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April 9, 1997

Out of the Shadows: Confronting America's Mental Illness Crisis

Author Affiliations

University of Illinois College of Medicine Chicago

JAMA. 1997;277(14):1169-1170. doi:10.1001/jama.1997.03540380083040

This article is only available in the PDF format. Download the PDF to view the article, as well as its associated figures and tables.


This easy-to-read book offers relevant solutions for the problems associated with severe mental illness. The illnesses so defined—schizophrenia, schizoaffective disorder, manic depressive disorder, autism, major depression, panic disorder, and obsessive-compulsive disorder—affect 2.8% of the US adult population. Because the morbidity caused by these brain diseases, except autism, can be alleviated with appropriate medication, rehabilitation, and supportive therapy, Dr Torrey asserts that society could intervene but, for economic, legal, and ideologic reasons, does not.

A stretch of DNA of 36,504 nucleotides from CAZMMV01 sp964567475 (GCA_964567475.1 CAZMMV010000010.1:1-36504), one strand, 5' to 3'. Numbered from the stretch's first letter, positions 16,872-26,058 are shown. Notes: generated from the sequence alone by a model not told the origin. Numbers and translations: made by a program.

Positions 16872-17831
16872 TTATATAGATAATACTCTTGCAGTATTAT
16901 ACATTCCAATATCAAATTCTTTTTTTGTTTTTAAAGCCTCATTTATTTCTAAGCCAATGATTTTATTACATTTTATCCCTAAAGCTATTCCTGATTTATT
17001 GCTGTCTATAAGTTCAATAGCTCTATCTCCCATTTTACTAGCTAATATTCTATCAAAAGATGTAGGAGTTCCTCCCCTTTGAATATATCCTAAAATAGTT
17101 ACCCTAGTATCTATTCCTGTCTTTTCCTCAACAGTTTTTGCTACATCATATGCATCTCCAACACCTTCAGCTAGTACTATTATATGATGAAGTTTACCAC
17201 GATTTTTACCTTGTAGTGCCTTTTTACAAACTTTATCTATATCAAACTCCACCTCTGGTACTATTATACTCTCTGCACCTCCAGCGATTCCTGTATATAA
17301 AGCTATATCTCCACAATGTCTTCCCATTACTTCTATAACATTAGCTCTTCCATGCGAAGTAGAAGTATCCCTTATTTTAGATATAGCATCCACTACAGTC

Estimates are that 28% to 37% of the homeless population are severely and persistently mentally ill. These patients are eight times more likely to use garbage cans as their primary food sources, and three times more likely to have been victimized than the nonmentally ill homeless. Clearly, this population is suffering.

Before deinstitutionalization, arrest rates for the mentally ill were not higher than the general public. Currently, that pattern has reversed owing to practices that allow for